Butterfly Effect

Six gigantic butterflies have landed on the surface of the landscape, their wings glowingblue against the dark night. At first sight, the artwork seems to portray a peaceful, almost magical scene. But with his artwork Butterfly Effect, Masamichi Shimada attempts to portray how something as delicate as a butterfly can possess such immense power.

The title of the artwork refers to American scientist and meteorologist Edward Lorenz’s (1917-2008) 1961 lecture titled, ‘Predictability, does the Flap of a Butterfly’s Wings in Brazil Set Off a Tornado in Texas?’. Lorenz researched how a seemingly insignificant action, such as a butterfly flapping its wings, can activate a chain of events that can result in much bigger changes, such as the emergence of a destructive tornado in Texas. Lorenz’s butterfly effect is a metaphor; although not scientifically possible, it demonstrates how daily life, the weather, or the stock exchange have a certain degree of unpredictability, and that chaos or crisis is always just around the corner.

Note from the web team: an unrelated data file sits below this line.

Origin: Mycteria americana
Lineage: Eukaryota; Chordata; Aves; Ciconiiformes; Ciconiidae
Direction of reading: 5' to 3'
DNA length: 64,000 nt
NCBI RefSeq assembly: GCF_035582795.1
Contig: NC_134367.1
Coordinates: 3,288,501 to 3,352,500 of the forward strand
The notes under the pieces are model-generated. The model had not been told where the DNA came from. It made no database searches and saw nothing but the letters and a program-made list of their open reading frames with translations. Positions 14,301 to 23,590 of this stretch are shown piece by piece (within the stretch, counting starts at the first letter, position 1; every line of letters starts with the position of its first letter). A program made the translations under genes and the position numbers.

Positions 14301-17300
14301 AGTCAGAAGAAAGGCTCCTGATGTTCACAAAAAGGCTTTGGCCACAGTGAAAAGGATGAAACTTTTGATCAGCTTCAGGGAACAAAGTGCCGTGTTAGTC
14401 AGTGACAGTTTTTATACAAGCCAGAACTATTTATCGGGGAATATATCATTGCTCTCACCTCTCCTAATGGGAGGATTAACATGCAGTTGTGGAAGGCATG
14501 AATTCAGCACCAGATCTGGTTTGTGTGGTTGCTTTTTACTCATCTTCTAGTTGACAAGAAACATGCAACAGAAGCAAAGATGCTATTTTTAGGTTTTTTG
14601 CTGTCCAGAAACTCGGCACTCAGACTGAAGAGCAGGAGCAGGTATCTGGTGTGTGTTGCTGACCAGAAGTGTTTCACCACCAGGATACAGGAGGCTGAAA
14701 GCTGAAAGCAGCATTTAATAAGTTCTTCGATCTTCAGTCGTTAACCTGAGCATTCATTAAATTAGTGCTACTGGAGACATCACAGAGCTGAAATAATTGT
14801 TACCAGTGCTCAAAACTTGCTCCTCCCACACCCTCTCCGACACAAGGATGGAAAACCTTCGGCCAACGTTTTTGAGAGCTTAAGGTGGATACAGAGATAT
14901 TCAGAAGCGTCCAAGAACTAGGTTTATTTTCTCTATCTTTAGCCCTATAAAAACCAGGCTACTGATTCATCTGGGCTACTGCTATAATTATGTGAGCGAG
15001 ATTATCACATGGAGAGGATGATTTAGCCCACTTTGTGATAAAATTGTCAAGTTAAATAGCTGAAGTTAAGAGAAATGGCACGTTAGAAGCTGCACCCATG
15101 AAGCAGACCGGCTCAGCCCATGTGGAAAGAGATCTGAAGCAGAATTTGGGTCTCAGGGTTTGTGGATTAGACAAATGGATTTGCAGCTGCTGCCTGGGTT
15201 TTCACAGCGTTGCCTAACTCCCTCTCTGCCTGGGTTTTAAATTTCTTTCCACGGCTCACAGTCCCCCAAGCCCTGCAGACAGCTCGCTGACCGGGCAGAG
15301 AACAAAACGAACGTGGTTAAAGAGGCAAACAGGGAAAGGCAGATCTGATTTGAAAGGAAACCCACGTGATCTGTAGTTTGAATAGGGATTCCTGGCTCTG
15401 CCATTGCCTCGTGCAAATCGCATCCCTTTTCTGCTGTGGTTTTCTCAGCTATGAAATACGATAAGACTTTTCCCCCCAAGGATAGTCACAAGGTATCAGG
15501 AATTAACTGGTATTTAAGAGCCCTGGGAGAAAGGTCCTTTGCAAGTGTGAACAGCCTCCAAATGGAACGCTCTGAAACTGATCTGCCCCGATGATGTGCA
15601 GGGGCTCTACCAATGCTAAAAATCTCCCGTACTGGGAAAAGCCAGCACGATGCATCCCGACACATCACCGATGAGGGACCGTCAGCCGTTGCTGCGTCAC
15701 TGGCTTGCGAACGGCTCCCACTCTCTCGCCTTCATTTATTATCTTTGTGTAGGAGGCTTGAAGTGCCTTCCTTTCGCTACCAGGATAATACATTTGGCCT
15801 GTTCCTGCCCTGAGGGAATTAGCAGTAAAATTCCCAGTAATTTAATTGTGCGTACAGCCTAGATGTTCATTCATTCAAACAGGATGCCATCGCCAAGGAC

Butterfly Effect, much like the rest of Masamichi’s oeuvre, has a positive outlook on the world. The artist emphasizes that even though problems and challenges are seemingly big, a small act of just one person can make all the difference.

About the artist

Originally a Motion designer, Masamichi Shimada (1978) has been focused on creating light art for many years. In his installations, Shimada combines light and a range of other materials such as wood, paper, metal, and plastic. He attempts not only to exhibit beautiful images but also to enhance the life of the viewer. His motto is “creativity to make smiles”. For international exhibitions at museums and festivals, he often finds inspiration in stories that are unique to the local culture.

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© Janus van den Eijnden